The brine flow deposits material that is the surface manifestation of a subsurface environment that hosts a thriving community of microbial life.
According to Sklute, initially, the brine is clear, but the deposit reddens with time on the surface, earning Blood Falls its name.
After scientists from the University of Tennessee collected samples of intermittent brine discharge, Sklute’s team tested them using Fourier transform infrared, Raman, visible to near-infrared, and Mössbauer spectroscopies.
Samples were further characterized using microprobe and inductively coupled plasma optical emission spectroscopy for chemistry, and X-ray diffraction, scanning electron microscopy, and transmission electron microscopy for mineralogy, crystallography, and chemistry.
“We took dry samples and we analyzed them by shining light of different wavelengths at them,” Sklute said. “Each wavelength of light makes the bonds and atoms in a sample react in a different way. Using them all together, it lets us figure out what is there.”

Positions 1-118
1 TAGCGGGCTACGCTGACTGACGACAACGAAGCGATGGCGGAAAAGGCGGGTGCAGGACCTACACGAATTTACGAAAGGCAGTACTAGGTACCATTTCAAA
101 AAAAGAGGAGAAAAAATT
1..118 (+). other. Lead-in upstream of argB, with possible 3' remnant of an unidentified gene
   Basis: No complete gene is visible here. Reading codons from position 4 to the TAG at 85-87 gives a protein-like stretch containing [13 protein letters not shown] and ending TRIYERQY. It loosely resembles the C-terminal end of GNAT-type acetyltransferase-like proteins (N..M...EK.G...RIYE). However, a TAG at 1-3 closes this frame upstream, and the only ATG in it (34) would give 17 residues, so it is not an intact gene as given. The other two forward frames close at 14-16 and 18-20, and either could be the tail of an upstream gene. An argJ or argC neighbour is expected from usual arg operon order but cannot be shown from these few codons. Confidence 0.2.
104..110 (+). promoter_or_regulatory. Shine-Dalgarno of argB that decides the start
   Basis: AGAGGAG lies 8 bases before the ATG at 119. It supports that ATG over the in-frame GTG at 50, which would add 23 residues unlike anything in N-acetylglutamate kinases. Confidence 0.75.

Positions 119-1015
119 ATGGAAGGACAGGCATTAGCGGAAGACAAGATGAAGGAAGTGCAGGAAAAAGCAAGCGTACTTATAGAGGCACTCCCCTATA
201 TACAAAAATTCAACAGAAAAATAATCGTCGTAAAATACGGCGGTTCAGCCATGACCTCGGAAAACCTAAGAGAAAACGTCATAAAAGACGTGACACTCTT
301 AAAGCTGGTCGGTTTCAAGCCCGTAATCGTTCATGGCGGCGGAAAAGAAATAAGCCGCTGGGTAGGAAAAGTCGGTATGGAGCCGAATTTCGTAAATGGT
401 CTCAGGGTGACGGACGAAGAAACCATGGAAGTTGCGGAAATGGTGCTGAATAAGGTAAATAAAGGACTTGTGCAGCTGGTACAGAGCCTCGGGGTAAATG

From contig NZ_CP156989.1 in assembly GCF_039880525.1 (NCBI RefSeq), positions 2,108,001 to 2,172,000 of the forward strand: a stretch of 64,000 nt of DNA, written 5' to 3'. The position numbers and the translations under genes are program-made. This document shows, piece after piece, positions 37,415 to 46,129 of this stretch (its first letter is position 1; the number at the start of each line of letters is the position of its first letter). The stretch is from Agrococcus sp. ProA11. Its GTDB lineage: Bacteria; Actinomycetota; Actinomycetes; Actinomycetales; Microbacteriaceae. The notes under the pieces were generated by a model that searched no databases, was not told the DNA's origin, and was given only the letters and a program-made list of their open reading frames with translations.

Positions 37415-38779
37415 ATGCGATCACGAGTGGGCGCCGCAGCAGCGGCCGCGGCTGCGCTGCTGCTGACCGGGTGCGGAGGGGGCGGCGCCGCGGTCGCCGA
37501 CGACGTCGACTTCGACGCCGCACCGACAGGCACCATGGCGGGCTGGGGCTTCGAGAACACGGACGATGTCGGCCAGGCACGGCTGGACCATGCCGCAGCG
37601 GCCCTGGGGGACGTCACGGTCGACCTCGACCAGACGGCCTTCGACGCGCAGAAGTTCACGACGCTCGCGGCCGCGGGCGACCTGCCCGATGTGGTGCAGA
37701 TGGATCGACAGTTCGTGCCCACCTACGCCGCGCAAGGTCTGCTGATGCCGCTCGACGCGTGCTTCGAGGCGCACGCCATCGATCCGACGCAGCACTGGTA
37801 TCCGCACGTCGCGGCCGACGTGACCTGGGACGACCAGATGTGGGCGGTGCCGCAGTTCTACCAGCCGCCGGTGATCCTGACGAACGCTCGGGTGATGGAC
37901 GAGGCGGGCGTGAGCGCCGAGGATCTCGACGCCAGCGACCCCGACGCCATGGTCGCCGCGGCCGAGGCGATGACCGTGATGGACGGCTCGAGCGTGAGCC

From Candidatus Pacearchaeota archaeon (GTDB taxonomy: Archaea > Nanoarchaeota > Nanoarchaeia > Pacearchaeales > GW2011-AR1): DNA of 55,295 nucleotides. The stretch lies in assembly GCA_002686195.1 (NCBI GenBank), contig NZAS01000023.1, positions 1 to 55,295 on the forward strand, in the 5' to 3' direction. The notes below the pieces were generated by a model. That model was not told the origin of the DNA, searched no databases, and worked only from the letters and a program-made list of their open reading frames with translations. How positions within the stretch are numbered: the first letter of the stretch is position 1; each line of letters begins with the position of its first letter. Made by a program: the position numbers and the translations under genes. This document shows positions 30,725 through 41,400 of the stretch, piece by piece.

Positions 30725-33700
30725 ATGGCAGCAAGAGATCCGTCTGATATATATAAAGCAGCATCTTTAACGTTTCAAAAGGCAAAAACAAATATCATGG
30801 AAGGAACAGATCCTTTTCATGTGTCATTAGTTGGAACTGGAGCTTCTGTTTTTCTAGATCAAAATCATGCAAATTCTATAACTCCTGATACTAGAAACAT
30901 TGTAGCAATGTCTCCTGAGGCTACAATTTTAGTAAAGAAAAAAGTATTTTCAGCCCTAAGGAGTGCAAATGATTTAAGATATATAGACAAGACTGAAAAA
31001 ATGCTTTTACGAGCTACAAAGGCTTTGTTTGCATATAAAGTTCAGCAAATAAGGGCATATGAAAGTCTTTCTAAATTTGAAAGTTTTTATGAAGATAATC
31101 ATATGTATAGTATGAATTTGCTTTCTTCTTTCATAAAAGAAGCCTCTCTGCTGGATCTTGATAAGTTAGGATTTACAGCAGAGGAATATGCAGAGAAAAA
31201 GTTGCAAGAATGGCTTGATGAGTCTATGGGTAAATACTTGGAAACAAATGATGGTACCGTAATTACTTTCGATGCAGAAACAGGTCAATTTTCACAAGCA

The researcher explained that her team took each of the little pieces of information and pasted them together to form a whole image. Then they used different techniques to understand the bonds or atoms that comprise the samples.
“Combining these techniques, we have determined the detailed mineralogical assemblage of this Mars analog site and we have learned that the deposit is mostly carbonates and that the red color of Bloody Falls is from the oxidation of dissolved ferrous ions (Fe2+) as they are exposed to air, likely in combination with other ions,” the scientist explained.
“Instead of forming ferric (Fe3+) minerals, which is what usually happens on earth, this brine turns into amorphous (no long-range structure) nanospheres containing iron and a bunch of other elements, like chlorine and sodium.”
Sklute pointed out that amorphous materials have been found to be ubiquitous in Gale Crater on Mars by the Curiosity rover.
“To date, we haven’t been able to determine what the amorphous material on Mars is made of,” she said. “Finding what may be similar material in a natural environment on earth is really exciting. We do not say this is a biosignature because it is not produced by the microbes but rather by the chemistry where the microbes live. It does, however, give us a road map for a place to look on another frozen world.”
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